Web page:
Sunday, August 10, 2008

Do Ask, Do Tell: Mark David’s Writing Habits

Everyone approaches the writing process differently. Everyone has a different way in to the blank page. Truly, there is no right or wrong way. Here's a peek into my writing it is right now...

1) Do you write on the computer or longhand?

All of the above. But no quill, despite the graphic illustrating this post!

I wrote The MoonQuest entirely in longhand, though each evening I input up that morning’s output so as not to be faced with having to type up the whole thing when I was done. I write about that experience and why it was so important for me in The Voice of the Muse: Answering the Call to Write, which itself was written partly in longhand and partly on the computer.

These days, I do most of my writing directly on the computer...unless I’m stuck, in which case pen and pad are great unstickers.

2) Is coffee or tea part of your writing routine?

Even though I have an expresso machine at home, I don’t make very good coffee. A Tazo green tea blend (Zen) at home and soy lattes when I work in a café, a favorite thing to do (see #7).

3) Do you write best during the day or at night?

I wrote the first 100 manuscript pages of The MoonQuest in bed, before getting up. It was the only way I could guarantee that I would get to the writing. Most of the rest of the book was also written in the morning, before the day’s distractions set in. (See I Can’t Write Until I...)

Parts of The Voice of the Muse were written in the car on my way to work (mornings).

I still prefer to write in the morning, but do some of my best writing late in the afternoon, which is when I'm writing this.

4) What's your favorite genre to write in?

Anything inspirational and anything about writing. I also write fantasy (The MoonQuest) and essays. I don’t really choose my genres, though. They choose me...and I surrender. For example, I never expected to be writing fantasy...until The MoonQuest started spilling out of me. Who knows what I’ll feel called to write next!

4a) Favorite genre to read?

I spent many years devouring contemporary and older classics -- American, Canadian and European -- and have plowed through a lot of young adult fantasy, as well as books about spirituality, creativity, metaphysics and personal growth. These days, I read lots of mysteries and thrillers.

5) Do you use a pencil, pen or computer to revise/edit?

Unless it’s a short newsletter or blog piece, I almost never revise and edit onscreen. I much prefer hard copy and pencil, not pen.

6) Do you have any unusual writing quirks, traits or routines?

Earlier in my writing life, I would set up a little altar -- consisting of favorite crystals, art and other (legal) mood-altering devices. I even carried a portable version of my altar with me in the car if I thought I would be writing there. Now, I rarely need that sort of help getting into a meditative space for writing.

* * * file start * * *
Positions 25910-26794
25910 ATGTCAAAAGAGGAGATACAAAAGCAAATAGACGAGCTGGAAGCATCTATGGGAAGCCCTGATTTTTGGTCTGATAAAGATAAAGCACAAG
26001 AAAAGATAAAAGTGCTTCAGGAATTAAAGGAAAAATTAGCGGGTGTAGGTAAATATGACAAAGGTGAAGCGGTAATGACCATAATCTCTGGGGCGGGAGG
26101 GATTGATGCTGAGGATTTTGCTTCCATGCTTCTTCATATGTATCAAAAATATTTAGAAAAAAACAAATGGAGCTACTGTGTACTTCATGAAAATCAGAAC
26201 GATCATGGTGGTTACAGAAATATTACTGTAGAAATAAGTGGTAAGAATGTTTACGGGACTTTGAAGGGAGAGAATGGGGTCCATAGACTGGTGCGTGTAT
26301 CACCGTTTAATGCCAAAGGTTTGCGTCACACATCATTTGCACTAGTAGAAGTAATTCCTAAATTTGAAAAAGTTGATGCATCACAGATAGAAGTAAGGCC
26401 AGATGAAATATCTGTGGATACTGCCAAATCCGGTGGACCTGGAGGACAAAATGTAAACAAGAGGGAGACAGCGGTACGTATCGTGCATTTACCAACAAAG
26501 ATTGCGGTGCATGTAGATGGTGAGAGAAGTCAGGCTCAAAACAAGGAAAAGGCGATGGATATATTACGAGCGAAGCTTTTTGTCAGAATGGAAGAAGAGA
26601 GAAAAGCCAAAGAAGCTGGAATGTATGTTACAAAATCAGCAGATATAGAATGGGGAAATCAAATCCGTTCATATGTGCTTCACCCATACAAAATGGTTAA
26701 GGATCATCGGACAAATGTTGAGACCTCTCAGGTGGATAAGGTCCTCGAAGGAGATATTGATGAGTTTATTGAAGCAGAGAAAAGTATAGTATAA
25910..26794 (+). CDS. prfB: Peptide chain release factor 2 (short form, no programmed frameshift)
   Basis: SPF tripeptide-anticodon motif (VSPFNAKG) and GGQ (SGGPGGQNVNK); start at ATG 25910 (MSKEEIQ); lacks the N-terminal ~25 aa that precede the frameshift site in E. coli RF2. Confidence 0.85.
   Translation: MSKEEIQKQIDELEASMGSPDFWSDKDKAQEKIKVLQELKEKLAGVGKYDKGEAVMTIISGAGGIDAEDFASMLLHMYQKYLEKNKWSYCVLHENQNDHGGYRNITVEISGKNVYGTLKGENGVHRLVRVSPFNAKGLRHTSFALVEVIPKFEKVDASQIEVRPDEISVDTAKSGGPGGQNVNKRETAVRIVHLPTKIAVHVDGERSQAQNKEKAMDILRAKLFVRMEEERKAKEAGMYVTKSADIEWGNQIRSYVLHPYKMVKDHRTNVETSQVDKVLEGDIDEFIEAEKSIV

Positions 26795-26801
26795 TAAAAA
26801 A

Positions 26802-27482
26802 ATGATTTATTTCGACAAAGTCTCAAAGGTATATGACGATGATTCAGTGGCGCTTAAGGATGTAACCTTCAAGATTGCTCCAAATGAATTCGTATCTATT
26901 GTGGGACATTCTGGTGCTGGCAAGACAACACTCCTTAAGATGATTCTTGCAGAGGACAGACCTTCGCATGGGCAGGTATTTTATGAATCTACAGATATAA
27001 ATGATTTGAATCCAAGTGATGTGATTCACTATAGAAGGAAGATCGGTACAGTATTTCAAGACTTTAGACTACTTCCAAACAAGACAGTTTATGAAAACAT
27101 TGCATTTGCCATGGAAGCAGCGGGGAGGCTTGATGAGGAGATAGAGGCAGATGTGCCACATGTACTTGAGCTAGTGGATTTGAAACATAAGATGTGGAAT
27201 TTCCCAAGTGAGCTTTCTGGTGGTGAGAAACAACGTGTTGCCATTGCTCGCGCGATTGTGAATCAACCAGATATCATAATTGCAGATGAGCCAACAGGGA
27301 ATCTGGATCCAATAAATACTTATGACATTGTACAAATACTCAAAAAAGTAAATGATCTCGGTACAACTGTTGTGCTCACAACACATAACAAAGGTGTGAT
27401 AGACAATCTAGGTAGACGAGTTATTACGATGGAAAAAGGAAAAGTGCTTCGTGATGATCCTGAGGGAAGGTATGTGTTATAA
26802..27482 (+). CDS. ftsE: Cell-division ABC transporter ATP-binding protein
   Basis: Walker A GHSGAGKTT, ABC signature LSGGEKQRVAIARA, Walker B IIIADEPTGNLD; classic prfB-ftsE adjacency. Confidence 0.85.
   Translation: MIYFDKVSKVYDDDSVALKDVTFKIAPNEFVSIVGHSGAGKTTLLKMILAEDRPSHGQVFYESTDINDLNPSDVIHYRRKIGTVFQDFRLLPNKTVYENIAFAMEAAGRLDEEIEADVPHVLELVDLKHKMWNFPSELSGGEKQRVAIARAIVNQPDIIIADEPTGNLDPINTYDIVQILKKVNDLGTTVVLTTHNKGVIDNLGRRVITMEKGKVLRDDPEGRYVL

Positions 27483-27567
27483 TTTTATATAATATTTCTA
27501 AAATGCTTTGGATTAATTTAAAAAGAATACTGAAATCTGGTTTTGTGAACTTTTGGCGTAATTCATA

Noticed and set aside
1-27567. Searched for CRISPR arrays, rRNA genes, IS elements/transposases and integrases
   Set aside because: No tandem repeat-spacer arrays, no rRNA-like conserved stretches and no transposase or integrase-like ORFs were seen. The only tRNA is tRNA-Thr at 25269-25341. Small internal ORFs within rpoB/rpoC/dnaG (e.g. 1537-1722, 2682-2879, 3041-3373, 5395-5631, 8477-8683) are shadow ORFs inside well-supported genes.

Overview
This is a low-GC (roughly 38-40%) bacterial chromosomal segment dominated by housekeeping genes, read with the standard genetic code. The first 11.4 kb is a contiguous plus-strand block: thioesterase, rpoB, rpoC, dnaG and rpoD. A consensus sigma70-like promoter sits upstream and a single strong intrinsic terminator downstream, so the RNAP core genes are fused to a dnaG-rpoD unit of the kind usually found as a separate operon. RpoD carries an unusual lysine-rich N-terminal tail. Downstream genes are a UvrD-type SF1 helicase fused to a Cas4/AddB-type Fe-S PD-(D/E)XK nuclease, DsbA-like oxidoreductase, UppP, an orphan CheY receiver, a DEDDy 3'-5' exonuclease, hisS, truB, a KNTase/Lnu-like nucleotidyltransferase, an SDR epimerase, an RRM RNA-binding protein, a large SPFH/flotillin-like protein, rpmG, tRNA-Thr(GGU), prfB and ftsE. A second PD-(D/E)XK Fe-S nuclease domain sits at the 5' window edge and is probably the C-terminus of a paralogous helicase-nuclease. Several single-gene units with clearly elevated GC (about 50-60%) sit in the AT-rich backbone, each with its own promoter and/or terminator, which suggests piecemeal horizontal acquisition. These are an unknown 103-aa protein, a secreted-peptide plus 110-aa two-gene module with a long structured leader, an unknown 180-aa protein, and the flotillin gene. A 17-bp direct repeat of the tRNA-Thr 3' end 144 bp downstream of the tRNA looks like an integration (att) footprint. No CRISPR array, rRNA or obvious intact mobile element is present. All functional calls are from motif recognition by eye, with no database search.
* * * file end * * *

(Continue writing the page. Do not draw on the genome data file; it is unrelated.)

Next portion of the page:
7) Do you prefer writing from home or writing in a cozy café?

I have favorite cafés I’ve worked from over the years. But I do better with fiction from home.

Here in Albuquerque, my favorite café is the Satellite Coffee on Montgomery Ave. When I lived in Santa Fe, I often hung out at the café in the downtown Borders.

8) Do you prefer music or silence while your write?

Both. Depends on my mood. When it comes to music, I prefer something meditative if I’m writing fiction. I’m a bit more flexible with other kinds of writing.

9) What's your favorite motivational writing quote?

Mine, from The Voice of the Muse: "The story knows best." It's proven itself to be true more times than I can count -- in my writing and in my life. So has this one, which also appears in The Voice of the Muse: "Rule #1: There are no rules. There is no right way. There is no wrong way. There is only your way."

10) Do you have a favorite bookmark?

Any scrap of paper!

11) What's your favorite fictional character of all time?

I hate “favorites” questions! I’d have to say that my favorite fictional character is the one who is engaging me in a given moment.

12) Who's your most admired living writer today?

See #11.

What are your writing habits? How have they changed over the years? Please share them here or post them on your own blog.

Thanks to writer L.J. Sellers for inspiring this post.


L.J. Sellers said...

It's fascinating to see how different we all are about getting our ideas down. But we agree on this: The story knows best.
Thanks for the mention. And if you like mystery/thrillers, check out The Sex Club.

Mark David Gerson said...

Thanks, LJ, for the inspiration and the comment. It is, I suppose, the perfect expression of creativity that so many writers approach their art and craft so differently. Just proves that there are no rules!

Valerie said...

We appear to have had the same history of reading interests. Isn't it interesting that after immersing oneself in metaphysical readings, one ends up reading mysteries and thrillers? Try Laurie King's series on the wife of Sherlock Holmes. The first in the series is THE BEEKEEPER'S APPRENTICE. King, who is an American, did a fantastic job of capturing London and other parts of the world during the time of Holmes, not to mention her skill in creating suspense.

Mark David Gerson said...

Thanks, Valerie. I've enjoyed Laurie King's Kate Martinelli books; haven't tried the Holmes ones yet. I'll add them to my list!

Beth Fehlbaum, Author said...

Those are great questions!

Beth Fehlbaum, author
Courage in Patience, a story of hope for those who have endured abuse
Chapter 1 is online!

Mark David Gerson said...

Thanks, Beth. How about posting your answers to them here?